About five years ago, Amy Beckett decided she no longer needed cable. Online video streaming services from Netflix, Hulu and others provided more than enough entertainment and were less expensive. And unlike cable, they were available on-demand through her laptop, phone and tablet.
Beckett, a cashier at electronics store Frigid North Co. in Spenard, is not alone. Thousands of Alaskans are canceling cable, scaling back or not signing up in the first place. The nationwide trend has spawned telecom-industry jargon for each consumer type: "cord cutters," "cord shavers" and "cord nevers."
For consumers like Beckett, the reckoning is simple: online offerings are as good as or better than cable and an internet connection tends to be a must-have, while cable is a nice-to-have. Some of Beckett's favorite shows are online, including the Marvel superhero series on Netflix, "The Mindy Project" on Hulu and "Transparent" on Amazon.
"It's like a whole other realm of entertainment," Beckett said.
A Pew Research Center report found that 15 percent of American adults are cord cutters who once had cable or satellite connections, but no longer do. Another 9 percent never had them in the first place. Of those without cable or satellite, 64 percent say their choice is based on alternative access to content through over-the-air antenna or online services.
Alaska telecom company GCI, which offers both cable and internet subscriptions, is on the front lines of the shift. To adapt, GCI is beefing up product offerings for online streaming, including Apple TV and Sling TV, although customers do not have to go through GCI to access either service. It's also been aggressively marketing packages with faster internet speeds.
In the last decade, GCI's cable subscribers peaked at 132,500 in 2008, but have declined each year since to 114,000 by 2015 — a drop of about 14 percent — according to the company's annual reports. Still, GCI's position as a data provider puts it in a good position to defend its bottom line, as long as customers don't defect to rival ACS, AT&T Streaming or direct-broadcast satellite services such as DirecTV or Dish.
"We used to have departments that focused on TV or internet, but now it's a converged group because what you just want to do is watch your favorite show," said Kate Slyker, GCI's vice president of consumer marketing. "We focus on delivering the content in the place you are and on your time frame."
Cable revenues have not tracked consistently downward because, the company says, customers sometimes select more expensive packages one year, but may cut back the next.
And programming costs cause rates to fluctuate as well. In late 2015 GCI announced it would drop AMC Networks, home of hit zombie-apocalypse series "The Walking Dead," following a 200 percent price hike. The company also dropped Spanish-language broadcaster Univision and a few other channels.
"GCI negotiates with programmers so we can get the best TV content at the lowest price for our customers," said GCI spokeswoman Heather Handyside. "Unfortunately, programmers have been charging more and more for their content over the past few years."
The savings from cutting cable can amount to hundreds of dollars a year, or not much at all depending on what streaming services a consumer decides to purchase. And the vast array of streaming services can be both revelatory and daunting, bringing to mind psychologist Barry Schwartz whose tyranny of choice theory posits that while having choices is good, an overabundance of options actually harms a person's well-being.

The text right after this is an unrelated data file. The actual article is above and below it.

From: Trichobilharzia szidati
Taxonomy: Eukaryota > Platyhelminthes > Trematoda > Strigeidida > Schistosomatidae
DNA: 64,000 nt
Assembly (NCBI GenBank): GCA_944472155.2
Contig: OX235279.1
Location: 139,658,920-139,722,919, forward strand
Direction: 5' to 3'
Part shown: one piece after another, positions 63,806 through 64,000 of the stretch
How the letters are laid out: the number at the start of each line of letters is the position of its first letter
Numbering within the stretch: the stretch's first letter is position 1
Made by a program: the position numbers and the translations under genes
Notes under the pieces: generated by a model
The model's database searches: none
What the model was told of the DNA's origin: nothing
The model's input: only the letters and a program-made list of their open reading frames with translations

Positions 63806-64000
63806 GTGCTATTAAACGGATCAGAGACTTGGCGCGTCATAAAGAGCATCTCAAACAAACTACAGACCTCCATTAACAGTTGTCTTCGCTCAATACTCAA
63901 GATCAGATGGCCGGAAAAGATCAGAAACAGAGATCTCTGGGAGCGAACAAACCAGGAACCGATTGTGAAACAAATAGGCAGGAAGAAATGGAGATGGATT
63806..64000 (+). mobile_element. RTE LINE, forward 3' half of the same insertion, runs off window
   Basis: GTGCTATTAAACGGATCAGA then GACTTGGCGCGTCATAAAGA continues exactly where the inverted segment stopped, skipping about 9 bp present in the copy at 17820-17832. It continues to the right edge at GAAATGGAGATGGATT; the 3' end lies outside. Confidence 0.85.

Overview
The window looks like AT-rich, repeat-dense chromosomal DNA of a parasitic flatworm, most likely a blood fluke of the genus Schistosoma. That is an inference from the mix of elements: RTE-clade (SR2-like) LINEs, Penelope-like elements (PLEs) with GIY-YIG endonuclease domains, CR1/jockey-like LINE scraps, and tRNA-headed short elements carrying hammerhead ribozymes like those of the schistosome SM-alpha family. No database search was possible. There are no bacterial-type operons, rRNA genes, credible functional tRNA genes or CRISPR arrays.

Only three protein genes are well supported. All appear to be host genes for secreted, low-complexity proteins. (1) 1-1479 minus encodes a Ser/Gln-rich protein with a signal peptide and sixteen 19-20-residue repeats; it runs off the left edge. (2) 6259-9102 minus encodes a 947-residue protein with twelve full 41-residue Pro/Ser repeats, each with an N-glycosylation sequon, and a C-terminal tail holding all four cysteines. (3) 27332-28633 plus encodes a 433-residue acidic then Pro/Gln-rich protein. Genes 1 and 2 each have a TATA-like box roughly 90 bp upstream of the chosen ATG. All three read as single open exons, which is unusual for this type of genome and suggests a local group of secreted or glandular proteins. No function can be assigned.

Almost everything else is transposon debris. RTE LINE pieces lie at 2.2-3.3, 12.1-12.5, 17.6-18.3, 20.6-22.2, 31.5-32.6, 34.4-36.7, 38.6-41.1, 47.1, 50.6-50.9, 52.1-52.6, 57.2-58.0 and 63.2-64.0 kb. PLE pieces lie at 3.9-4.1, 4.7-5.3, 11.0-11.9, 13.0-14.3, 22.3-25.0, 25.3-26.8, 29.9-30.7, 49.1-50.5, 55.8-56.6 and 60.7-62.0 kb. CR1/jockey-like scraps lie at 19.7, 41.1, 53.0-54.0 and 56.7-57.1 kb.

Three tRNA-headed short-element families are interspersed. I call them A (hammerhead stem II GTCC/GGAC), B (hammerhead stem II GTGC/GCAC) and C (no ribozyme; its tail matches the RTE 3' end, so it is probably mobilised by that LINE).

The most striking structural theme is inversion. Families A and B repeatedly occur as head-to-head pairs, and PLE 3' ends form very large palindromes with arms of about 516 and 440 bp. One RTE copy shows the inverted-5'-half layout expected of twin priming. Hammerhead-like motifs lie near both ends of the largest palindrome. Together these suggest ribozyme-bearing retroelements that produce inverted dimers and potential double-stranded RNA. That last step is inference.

Beckett was content with her streaming choices, having settled into the Goldilocksian state of "just right," but experienced Schwartz's paradox when cable eventually re-entered her life.
"My sister and her boyfriend moved in and brought cable with them and having that is media overload," she said.
She appreciates having easy (and free) access to the Olympics and HBO's "Game of Thrones," but would not pay for cable herself should her sister leave.
"There are limits," she said. "Like, money."
Slyker said many customers, like Beckett's household, are in hybrid mode, with subscriptions to both cable and streaming services. Live sports and news are two major reasons people feel like they need to keep cable, although even those cable staples are increasingly available online.
The flight from cable has spurred GCI to offer unlimited broadband options, but customers may be fleeing the fold. Microcom, the largest retailer of DirecTV and Dish Network in Alaska, is seeing some growth in the state, said marketing manager Ashley Wiglesworth. She said the company could not share specific numbers.
In a hallway off the main showroom in Microcom's Anchorage store was a large whiteboard with a colorful hand-drawn chart titled "Reasons why customers 'cut the cord.'" The top response: "cable too expensive."
GCI's Slyker said the company does not have solid demographic information to share. She noted that generalizing about demographics, like assuming only millennials are cable "nevers," can be misleading.
Ken Bartz, owner of Ken's Electronic Service, underscores her point. He's never had cable, but he's no millennial.
Bartz, who has been repairing televisions in Anchorage since 1980, watches mid-century shows like "Gunsmoke" and "Bonanza" on the broadcast station MeTV using a hi-def antenna.
"I've never had cable at the store because we don't get GCI service in the commercial area on this side of International Airport Road," he said. "I have a Netflix account for my daughter in California, but I don't watch anything online."